View Full Version : Certain Tasks are taking forever?
I just checked my Rosetta tasks and there are 2 "Proteininterfacedesign" tasks that are running for almost 8 hours now - funny thing is they claim to have only 10 minutes left, but that is steady for the last hour or so and they are progressing verrrrry slowly. Is this normal, and will they be rewarded with higher credit or should I kill them? My machine usually cranks through a unit in about 4 hours.
I leave them alone as long as they make a small amount of progress every four hours - even if it's just a VERY small amount.
What can happen is either:
1) The protein has been folding along the paths that were expected more or less, but now the simulation has found new folding patterns for the protein, that need to be analyzed.
2) sometimes the simulation just runs off the rails - an error has occurred and the wu needs to be stopped eventually.
There is the chance also, that you may have just received a larger (longer) wu. Maybe one designed for 12 hours say. That behavior of staying at the same or nearly the same completion percentage, is entirely normal for a big wu. They take more even increments in the smaller wu's, simply because each "frame" takes less time, and the percentage shown to you, is only a guess anyway, until the next frame or "step", is reached. That's why sometimes you'll actually see it move to a higher percentage figure, instead of a lesser one.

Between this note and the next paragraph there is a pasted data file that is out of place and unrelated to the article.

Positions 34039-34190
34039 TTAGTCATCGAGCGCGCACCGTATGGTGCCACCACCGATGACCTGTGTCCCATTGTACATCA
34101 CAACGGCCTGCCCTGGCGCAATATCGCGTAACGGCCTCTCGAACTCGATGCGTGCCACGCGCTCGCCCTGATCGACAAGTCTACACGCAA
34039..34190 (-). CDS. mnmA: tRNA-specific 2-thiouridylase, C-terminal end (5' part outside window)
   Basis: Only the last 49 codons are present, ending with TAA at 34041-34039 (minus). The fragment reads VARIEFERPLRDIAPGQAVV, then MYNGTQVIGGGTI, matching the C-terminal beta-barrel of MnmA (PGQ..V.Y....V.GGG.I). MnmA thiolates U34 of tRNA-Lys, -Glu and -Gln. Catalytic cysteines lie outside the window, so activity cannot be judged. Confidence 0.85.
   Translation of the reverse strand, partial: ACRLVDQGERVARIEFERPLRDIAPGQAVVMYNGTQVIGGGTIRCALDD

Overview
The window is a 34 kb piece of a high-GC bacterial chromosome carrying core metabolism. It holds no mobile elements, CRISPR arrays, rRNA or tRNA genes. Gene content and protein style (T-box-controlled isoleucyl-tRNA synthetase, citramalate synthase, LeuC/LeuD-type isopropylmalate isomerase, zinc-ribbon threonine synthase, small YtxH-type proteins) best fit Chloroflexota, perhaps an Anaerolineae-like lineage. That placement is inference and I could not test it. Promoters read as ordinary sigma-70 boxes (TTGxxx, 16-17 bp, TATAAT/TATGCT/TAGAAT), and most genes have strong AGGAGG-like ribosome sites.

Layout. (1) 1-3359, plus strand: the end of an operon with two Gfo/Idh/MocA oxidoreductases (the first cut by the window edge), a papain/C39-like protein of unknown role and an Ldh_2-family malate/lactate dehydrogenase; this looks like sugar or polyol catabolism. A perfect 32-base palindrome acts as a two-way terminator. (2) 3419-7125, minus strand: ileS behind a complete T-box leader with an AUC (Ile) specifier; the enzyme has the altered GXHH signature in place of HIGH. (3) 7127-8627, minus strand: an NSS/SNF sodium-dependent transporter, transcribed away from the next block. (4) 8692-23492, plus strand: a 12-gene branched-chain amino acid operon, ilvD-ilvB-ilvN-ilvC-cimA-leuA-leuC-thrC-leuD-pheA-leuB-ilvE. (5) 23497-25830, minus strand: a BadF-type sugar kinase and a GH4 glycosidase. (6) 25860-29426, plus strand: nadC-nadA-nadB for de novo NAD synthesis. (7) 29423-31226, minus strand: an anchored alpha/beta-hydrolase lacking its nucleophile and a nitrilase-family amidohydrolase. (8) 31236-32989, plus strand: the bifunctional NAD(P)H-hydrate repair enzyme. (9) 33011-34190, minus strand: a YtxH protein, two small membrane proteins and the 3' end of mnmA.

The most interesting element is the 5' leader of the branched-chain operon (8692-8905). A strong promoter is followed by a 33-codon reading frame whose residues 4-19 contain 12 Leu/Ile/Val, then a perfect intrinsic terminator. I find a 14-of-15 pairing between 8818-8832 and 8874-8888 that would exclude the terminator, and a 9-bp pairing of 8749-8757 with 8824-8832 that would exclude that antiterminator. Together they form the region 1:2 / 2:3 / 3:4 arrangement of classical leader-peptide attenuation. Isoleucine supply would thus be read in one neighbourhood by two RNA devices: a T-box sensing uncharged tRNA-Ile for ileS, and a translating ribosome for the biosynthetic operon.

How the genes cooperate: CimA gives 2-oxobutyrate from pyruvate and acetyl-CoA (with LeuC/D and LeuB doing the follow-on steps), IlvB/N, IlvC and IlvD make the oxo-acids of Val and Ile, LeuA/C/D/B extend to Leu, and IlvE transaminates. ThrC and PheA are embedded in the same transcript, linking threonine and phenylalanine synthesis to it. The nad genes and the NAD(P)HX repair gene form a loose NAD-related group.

As long as they're showing high cpu usage in Task Manager, and making SOME progress every 4 hours, let 'em go.
I never worried a lot about how much I earned in points for a work unit, but I believe points are still awarded based on the time spent crunching by the faster of the two rigs who work on that wu.
One pc will crunch to establish an answer, and the second pc will crunch that same wu, to verify the answer, and compare the time spent crunching. That assures correct data, and stops any "I want points", funny business, from unethical crunchers.
Thank you for taking the time to explain this behavior - I appreciate it
You're welcome. There's a more thorough (and probably up to date) explanation, somewhere on the Baker Labs site, but I don't have the url for it.
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